Social media is a great way of communicating to large groups and varieties of people as well as spreading information. An excellent example of how social media is utilized in such ways is the Olympics. Throughout the 2014 Winter Olympics social media used multiple platforms to advertise and keep people updated on the Olympics. YouTube, Twitter and Facebook were some of the more popular ways that people followed the Winter Games. YouTube is full of videos with broadcasts, specific clips, and slide shows/pictures from the Olympics. These videos make it possible to see things that could have been missed and provide general overviews. Twitter also has various accounts that keep people updated as well as promote the players and the games. By following the Olympics on twitter that person is constantly aware of what is happening just by checking his/her news feed. Facebook has an entire page (and several other) dedicated to the Olympics where specific information about the Olympics is included. Information such as the dates of the Olympics, what rank a county is and so on can be found on this page. The goal of those who run these platforms is to get as many people involved in watching and following the Olympics as possible. They want to spread awareness and popularity of the Olympics. They also promote the athletes involved and attempt to create fans. The most important aspect of these social media platforms is how easy they make it for people to have access. There are an extremely high number of social media users. Events such as the Olympics are able to advertise so well through social media because it is simple to reach them. Most people do not want to go through a difficult process in order to keep up with the Olympics. I believe that social media is a big part of the Olympics. It is difficult to keep track of things with how busy we become but social media keeps it easy and is so popular it almost forces us be aware. Would the Olympics be as popular/well known if it wasn’t for social media?
If there is one person you should follow during the summer or winter Olympics it is definitely the star hurdler turned bobsled competitor Lolo Jones. Jones utilizes social media better than any athlete I have seen so far and she uses it across multiple platforms.
Through the Sochi games alone Jones used Twitter, Facebook, Vine and Instagram throughout the two weeks in Russia with her activity being lower during days she had to compete. Her social media antics are typically light hearted and fun to view and were especially refreshing to see while there were so many negative stories coming out of Russia during the 2014 Winter Olympics.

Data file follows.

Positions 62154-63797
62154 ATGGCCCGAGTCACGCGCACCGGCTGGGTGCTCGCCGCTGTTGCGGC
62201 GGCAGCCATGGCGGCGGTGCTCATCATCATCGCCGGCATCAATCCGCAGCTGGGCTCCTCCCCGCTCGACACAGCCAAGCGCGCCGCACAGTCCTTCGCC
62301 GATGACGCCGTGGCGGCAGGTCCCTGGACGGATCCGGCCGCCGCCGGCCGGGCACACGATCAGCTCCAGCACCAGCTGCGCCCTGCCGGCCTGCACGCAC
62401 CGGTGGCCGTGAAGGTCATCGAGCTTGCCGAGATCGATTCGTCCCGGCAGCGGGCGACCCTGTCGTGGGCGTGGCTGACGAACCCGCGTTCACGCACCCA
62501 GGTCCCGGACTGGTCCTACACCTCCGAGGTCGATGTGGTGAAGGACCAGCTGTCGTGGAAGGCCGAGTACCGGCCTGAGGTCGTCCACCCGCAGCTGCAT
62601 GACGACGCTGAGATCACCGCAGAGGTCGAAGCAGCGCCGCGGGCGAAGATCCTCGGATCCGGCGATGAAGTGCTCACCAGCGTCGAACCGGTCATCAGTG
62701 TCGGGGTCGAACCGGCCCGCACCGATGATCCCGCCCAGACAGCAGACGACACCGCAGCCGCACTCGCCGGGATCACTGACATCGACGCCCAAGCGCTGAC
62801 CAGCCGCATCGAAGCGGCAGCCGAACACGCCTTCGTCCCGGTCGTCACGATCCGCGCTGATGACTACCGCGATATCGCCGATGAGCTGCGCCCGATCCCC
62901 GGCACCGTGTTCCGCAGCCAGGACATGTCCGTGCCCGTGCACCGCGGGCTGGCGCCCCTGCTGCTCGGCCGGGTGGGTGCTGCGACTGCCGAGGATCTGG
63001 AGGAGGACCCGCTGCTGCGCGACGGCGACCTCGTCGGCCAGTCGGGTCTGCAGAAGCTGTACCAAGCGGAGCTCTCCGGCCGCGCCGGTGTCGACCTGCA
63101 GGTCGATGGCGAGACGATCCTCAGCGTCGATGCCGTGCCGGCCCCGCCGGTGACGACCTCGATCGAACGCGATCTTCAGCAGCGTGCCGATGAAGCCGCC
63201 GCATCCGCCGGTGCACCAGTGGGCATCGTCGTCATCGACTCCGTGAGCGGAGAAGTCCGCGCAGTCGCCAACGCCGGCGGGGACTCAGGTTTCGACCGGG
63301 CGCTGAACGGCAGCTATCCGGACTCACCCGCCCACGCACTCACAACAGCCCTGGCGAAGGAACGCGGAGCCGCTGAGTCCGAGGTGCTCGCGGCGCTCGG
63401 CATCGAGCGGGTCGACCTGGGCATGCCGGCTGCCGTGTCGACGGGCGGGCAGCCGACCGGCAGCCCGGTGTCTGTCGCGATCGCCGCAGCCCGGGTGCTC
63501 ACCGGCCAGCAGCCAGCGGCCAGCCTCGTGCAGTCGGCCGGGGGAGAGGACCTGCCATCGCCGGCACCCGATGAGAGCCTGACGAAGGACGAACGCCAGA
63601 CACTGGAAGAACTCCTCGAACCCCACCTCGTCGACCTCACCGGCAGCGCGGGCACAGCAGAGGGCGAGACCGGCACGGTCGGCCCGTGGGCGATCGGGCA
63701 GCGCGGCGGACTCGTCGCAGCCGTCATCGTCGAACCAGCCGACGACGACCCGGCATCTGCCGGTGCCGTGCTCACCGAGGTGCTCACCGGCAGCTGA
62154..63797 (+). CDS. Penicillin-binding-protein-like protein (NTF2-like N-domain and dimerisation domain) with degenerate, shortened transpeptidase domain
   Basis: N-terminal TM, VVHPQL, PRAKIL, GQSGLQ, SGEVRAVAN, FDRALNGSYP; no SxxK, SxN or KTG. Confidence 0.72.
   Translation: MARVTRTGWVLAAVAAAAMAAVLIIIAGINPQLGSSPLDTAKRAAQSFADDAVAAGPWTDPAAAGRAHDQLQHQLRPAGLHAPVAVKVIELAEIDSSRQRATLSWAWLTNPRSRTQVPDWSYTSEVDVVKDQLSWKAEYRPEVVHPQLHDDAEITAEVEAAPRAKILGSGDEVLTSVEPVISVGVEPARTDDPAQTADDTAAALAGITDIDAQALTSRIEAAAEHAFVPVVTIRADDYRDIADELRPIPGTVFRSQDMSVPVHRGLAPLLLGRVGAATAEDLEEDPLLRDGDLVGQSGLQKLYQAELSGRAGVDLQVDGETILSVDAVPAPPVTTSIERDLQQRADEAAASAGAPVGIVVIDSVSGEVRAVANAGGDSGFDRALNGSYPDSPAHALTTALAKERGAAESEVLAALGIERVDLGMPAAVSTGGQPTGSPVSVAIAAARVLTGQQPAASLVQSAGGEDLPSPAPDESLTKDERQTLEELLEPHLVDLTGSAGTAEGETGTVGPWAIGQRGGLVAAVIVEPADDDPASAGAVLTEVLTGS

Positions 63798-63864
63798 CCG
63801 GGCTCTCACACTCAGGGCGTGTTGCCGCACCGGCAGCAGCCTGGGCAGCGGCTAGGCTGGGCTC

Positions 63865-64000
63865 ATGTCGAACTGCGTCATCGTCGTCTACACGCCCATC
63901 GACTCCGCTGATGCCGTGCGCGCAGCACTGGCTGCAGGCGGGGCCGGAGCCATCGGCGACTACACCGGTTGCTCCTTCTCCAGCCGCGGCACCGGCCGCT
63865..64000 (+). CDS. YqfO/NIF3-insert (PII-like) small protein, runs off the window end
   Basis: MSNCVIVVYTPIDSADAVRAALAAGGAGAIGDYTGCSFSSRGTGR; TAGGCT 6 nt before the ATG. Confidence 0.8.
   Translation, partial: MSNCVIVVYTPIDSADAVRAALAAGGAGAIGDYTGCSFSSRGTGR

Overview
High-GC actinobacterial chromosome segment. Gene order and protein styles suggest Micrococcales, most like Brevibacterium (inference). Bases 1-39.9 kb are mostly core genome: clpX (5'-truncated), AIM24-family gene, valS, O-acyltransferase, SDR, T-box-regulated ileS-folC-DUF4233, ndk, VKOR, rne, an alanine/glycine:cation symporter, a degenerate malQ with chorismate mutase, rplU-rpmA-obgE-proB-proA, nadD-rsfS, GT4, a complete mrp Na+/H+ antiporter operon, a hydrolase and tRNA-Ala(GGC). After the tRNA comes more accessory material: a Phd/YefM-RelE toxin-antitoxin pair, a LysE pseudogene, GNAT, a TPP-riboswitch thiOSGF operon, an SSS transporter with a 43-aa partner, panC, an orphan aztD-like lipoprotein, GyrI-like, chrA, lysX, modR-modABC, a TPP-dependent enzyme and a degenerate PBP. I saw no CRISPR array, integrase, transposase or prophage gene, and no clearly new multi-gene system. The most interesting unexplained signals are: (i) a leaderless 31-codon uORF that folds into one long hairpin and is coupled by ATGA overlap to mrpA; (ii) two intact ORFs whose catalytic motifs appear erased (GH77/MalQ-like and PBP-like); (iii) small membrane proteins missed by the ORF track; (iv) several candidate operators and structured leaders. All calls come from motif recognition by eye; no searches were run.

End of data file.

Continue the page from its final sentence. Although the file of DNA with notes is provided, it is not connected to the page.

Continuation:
Jones not only did well with posting her on her own but she also replied to and retweeted people from back home that were wishing her luck which fans enjoy to see because it makes a world class athlete such as Jones seem more relatable and down to earth which you do not always get out of people with fame. The only way keeping an eye on her social media presence could have been more entertaining is if her team would have medalled along side the silver medal team from the United States, Elana Meyers and local Olympic athlete Lauryn Williams.
Below are some examples of her posts from Sochi that I found entertaining. I’m sure there will be more to see from her when she is not too busy training to get back in shape for the 2016 Summer Olympics.
Who was the most tweeted and posted about athlete during the 2014 Sochi Olympics? Most of us would think the American hockey hero T.J. Oshie from his heroic game against the Russians. Maybe, one of the many athletes who took home a medal for the USA. None of them were as big or blew up social media as much as Shaun White the snowboarder did.
Shaun White was the first big controversal story of the 2014 Sochi Olympics. When he decided to drop out of the slopestyle snowboarding event because of a “wrist injury” that occurred during a training session. He told the media and his fans that he wanted to focus on the half-pipe event. An olympic event White has won the past two gold medals in. *No olympic Winter athlete has ever won three straight gold medals in one event*. White ended up placing fourth in the half-pipe and lost his chance at olympic history.
Instead White made history in a different way, Facebook history. White was the most mentioned/posted athlete during the olympics on Facebook. What does that truly say to us as a society? So many athletes with incredible background stories, the great games played, and records being broke during the olympics. We tend to enjoy to talk about the disappointment and agony of defeat. We are also a society that has become “what have you done lately” instead of looking at a person’s full career.
White now instead of embracing olympic history must embrace all the angry snowboarders for his decisions this past olympics. The snowboarders made their feelings very clear during the time of the announcement of dropping out of the slopestyle event. He must now face those fellow snowboarders in person and on Facebook and Twitter.
A lot of the social media buzz during the 2014 Sochi Winter Olympics surrounded LGBT issues and Russia’s anti-gay law. Sochi sponsor Coca-Cola was unable to escape that buzz.
Russia has an anti-gay law that bans pro-gay “propaganda” that could be accessible to minors. Critics say it is so restrictive that it forbids almost any public expression of support for gay rights.
Coca-Cola launched a social media campaign allowing users to type in their name or a message through their website and see it printed on a virtual Coca-Cola can, which they can then share with friends and followers on social media networks. Coca-Cola faced a big problem when users started to notice when they typed the word “gay,” Coca-Cola responded with, “Oops. Let’s pretend you didn’t just type that.” However, if users were to type the word “straight,” the website allowed them to.